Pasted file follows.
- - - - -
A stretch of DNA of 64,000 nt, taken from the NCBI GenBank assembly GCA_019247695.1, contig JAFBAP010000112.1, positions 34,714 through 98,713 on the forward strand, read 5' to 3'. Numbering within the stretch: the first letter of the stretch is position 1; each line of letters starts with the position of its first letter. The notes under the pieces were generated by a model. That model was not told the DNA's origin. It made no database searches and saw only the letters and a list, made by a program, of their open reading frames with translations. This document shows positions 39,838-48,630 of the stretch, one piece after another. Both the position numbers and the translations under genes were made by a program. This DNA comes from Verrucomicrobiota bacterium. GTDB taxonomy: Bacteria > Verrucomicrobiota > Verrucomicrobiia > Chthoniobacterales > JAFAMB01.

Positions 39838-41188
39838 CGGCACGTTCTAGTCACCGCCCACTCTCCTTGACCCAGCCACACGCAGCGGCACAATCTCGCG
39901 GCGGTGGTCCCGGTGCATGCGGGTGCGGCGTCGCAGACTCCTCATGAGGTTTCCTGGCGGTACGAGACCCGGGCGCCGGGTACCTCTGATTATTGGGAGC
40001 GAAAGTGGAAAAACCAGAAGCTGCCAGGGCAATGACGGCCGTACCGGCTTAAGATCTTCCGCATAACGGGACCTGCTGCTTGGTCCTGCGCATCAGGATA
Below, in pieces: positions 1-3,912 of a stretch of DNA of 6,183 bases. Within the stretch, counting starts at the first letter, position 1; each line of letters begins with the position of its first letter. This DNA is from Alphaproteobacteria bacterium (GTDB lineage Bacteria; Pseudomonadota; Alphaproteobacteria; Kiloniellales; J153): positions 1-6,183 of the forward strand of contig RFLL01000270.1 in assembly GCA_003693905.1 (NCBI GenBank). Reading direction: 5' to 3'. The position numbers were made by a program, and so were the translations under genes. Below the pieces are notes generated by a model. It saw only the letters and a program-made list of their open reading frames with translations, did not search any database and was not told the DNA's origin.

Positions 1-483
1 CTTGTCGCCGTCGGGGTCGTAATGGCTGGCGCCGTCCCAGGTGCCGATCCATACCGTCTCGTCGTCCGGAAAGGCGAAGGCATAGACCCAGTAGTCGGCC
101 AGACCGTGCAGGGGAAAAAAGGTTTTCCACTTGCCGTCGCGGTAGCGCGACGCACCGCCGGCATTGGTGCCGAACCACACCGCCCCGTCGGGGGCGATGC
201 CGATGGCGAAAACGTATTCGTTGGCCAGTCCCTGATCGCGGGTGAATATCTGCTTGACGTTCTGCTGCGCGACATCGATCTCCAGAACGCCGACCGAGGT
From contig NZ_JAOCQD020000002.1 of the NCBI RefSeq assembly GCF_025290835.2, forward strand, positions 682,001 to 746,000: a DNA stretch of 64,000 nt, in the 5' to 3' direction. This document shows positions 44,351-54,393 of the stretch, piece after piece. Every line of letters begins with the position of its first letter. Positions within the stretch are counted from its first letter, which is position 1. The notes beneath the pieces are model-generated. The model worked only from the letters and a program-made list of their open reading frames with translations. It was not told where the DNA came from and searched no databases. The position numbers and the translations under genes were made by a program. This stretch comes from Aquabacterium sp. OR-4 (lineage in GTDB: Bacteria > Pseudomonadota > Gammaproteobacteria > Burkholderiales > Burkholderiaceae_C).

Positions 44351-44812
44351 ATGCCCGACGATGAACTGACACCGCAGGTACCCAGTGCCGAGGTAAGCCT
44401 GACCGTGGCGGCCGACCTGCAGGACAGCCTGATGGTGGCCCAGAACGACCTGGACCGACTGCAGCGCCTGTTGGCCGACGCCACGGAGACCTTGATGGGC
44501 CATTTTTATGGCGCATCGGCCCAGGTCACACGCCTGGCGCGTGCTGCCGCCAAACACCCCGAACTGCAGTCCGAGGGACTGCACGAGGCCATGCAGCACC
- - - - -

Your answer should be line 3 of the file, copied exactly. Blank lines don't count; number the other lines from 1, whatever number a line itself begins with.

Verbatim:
39838 CGGCACGTTCTAGTCACCGCCCACTCTCCTTGACCCAGCCACACGCAGCGGCACAATCTCGCG